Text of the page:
• SOLUTION: Jot down how long it takes for every step of your post production process. Once you do this for a few jobs, you have an idea of how long every step takes you. This information is powerful! Now you can evaluate, refine your workflow and make it faster! Use

6) You’re not calibrating your monitor. [00:24:05]

  • PROBLEM: All monitors stray in color accuracy over time. Even if it has been calibrated before, it needs to be calibrated on a regular basis.
  • SOLUTION: Buy a calibration device like the Spyder5 Pro. (Any brand will do.) The device reads color on your screen and makes sure that color is being displayed true to life. This also ensures that your prints are going to be a better match to your print lab. Calibrate at least once a month!

monitor calibration for wedding post production

7) You care way too much. [00:31:45]

  • PROBLEM: Photographers get too emotionally attached to images and end up spending far too much time editing an image.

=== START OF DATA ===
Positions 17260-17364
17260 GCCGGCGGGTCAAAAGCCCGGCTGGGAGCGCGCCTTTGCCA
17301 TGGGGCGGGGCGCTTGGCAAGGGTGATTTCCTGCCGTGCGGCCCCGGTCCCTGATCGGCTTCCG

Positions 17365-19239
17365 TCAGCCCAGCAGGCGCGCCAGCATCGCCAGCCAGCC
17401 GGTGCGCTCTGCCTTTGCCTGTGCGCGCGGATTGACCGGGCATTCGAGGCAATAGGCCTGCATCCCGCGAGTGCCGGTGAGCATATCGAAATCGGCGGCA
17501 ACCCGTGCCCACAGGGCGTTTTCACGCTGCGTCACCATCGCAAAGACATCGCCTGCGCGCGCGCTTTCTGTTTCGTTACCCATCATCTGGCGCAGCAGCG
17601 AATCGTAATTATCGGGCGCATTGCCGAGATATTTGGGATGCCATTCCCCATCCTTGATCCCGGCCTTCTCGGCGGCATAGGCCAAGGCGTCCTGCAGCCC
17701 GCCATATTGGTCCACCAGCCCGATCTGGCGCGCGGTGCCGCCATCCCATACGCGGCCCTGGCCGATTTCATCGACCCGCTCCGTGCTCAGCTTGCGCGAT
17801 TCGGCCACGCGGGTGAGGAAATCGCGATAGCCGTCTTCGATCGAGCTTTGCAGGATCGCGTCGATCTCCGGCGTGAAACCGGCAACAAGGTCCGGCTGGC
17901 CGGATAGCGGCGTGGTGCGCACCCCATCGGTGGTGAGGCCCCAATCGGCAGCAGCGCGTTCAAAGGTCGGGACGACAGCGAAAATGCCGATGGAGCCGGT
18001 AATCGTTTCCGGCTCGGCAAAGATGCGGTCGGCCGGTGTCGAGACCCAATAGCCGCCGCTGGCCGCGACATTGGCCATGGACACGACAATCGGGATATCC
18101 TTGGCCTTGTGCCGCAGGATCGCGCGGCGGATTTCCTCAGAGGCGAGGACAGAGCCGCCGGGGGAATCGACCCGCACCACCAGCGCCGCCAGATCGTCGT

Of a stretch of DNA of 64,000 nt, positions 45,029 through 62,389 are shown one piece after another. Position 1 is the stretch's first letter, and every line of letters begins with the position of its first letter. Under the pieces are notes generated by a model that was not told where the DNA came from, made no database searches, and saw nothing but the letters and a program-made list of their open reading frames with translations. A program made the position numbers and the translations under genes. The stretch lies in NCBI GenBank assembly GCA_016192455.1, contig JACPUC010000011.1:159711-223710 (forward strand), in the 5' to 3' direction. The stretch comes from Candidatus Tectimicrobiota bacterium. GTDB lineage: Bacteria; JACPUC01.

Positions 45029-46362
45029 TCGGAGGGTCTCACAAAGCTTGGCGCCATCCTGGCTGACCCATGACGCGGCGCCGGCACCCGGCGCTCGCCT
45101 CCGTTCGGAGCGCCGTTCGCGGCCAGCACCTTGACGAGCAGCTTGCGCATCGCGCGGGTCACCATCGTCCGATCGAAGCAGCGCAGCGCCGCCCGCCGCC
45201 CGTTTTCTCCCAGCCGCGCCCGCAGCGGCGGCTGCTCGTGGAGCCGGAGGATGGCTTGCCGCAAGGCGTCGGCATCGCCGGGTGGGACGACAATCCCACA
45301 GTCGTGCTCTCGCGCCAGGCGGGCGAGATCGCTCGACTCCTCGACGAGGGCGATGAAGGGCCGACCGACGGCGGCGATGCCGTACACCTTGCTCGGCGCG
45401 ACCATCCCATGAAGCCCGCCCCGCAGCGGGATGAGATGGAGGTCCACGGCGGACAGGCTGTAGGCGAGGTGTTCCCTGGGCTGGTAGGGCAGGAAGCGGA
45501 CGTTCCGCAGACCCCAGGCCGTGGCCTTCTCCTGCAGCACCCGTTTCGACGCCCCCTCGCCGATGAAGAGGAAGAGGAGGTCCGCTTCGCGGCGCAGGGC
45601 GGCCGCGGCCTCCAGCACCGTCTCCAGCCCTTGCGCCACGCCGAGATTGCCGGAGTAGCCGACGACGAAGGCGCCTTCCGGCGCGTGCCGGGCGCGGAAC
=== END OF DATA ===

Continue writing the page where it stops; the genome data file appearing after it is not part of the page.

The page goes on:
• SOLUTION: There is an actual point of diminishing returns when it comes to editing. You have to evaluate whether or not spending 10 more minutes on this photo will result in any amount of cash in your bank account. Yes, care about your editing but remember that if you’re in the proofing stage, you can’t care about the image as if they are going to be the final prints that go on the cover of a magazine.
  • One of the benefits of outsourcing your post production is having a pair of fresh eyes to look at your images. No one is going to see as many faults in your images as you are. Most photographers put their expectations so high on post production but their clients’ expectations are far lower.

Hey, Leon here. I started a photography podcast.

Since I discovered podcasts, I’ve always wanted to have my own podcast. Let’s call it… 2004-ish. But I never started one. Until 2017.